The ending of A Nightmare on Elm Street has been the source of a fair amount of debate. Wes Craven wanted the film to end with the kids driving off into the fog while Freddy remains vanquished. The producers wanted a jump scare, so it was tried a few different ways. Ideas include a red and green roof slamming shut on a convertible full of kids and an obvious looking mannequin getting pulled through a small window in the door by Freddy’s arm. All the alternate endings feature some permutations of these elements.
I can’t say with any real conviction that I strongly prefer one to the other. None of them are absurdly terrible and none of them really ruin the previous 90 minutes either. The climax has never been the movie’s strong point anyway.
One thing that has never been up for debate though, is the sheer awesomeness of the song that plays over the end credits. According to the soundtrack section, it’s called Nightmare and it’s by the band 213. That’s about all I know about either the song or the band.
In this case though, that’s more than enough. This song is equal parts ridiculous and amazing. On the surface, this may sound like a short generic 80s rocker, but listen carefully. First off, the vocals bring to mind Love Is a Lie by Lion which played during Jimbo’s crazy dance scene in Friday the 13th Part IV. I don’t need to tell you how great that is, do I?
If the lyrics are any indication, it was written specifically for the movie, which is always cool. It’s short enough to transcribe the two main verses here in their entirety:
I never was the kind to sleep light/But then I never had these kind of nights/Something evil watching over me/And I’m afraid this ain’t no fantasy
I locked the doors and nailed the windows tight/I thought that everything would be all right/But when I shut mu eyes he’ll find a way/Somebody wake me help me get away
Granted, this isn’t as specific as The Ballad of Harry Warden that plays at the end of My Bloody Valentine, but it’s a solid effort. This alone wouldn’t be enough to warrant a spot in my collection, but in between the verses the song gets into an argument with itself. It’s impossible to do it justice by transcribing it. Take a listen (the song is short, but the part I’m talking about really kicks into gear just after a minute in):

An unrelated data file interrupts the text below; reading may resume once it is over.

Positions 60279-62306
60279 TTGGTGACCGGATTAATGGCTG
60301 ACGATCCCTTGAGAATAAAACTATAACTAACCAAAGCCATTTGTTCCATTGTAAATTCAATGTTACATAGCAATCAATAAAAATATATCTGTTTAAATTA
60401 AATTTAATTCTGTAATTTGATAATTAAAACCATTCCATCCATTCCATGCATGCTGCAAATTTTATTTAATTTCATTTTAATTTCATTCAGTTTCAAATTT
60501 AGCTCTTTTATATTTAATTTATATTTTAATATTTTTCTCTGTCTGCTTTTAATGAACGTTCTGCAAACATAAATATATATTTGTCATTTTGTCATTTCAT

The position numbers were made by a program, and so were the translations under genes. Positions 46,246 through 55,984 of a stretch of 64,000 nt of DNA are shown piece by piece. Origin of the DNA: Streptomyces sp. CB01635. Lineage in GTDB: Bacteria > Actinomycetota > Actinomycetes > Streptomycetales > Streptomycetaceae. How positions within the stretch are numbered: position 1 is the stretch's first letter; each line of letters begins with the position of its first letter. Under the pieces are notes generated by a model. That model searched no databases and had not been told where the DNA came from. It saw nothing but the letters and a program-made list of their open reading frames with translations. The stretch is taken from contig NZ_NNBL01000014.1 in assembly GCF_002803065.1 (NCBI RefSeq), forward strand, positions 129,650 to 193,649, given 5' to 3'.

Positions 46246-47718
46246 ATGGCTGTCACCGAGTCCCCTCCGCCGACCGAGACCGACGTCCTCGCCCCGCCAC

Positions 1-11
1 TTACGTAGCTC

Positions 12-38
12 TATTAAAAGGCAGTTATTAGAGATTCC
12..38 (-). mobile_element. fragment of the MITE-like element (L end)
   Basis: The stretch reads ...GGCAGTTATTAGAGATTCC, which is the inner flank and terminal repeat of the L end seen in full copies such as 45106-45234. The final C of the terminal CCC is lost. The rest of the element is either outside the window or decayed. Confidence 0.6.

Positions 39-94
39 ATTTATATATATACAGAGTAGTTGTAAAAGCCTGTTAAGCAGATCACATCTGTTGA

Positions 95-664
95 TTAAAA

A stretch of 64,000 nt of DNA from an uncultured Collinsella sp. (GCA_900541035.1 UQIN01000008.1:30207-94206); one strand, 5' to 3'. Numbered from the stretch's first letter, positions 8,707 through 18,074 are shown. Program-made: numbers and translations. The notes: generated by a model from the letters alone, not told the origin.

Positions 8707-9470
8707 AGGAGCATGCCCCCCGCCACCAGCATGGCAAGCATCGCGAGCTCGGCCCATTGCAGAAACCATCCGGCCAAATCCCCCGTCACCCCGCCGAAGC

I seriously cannot get enough of the guy yelling “It’s a nightmare!” followed by the voice of dissent whispering, “It’s just a dream, a dream.” Of course, the appropriate response to such an argument would be another scream, “No, it’s nightmare!” They go on like this for a while. It’s a delight.
It can be a bit confusing though. What’s the argument? In the context of the movie, it’s obviously a nightmare. But since a nightmare is a type of dream, are we just getting bogged down in semantics? I suppose the real bone of contention here is whether or not this dream (no, it’s a nightmare!) is dangerous.
Regardless, this song was never designed to make you think. It was designed to make you rock. It’s been so effective with me that I can guarantee that any time anyone in my life ever says, “It’s just a dream” or anything remotely like that, I will answer by screaming, “No, it’s a nightmare!” Go ahead, try me.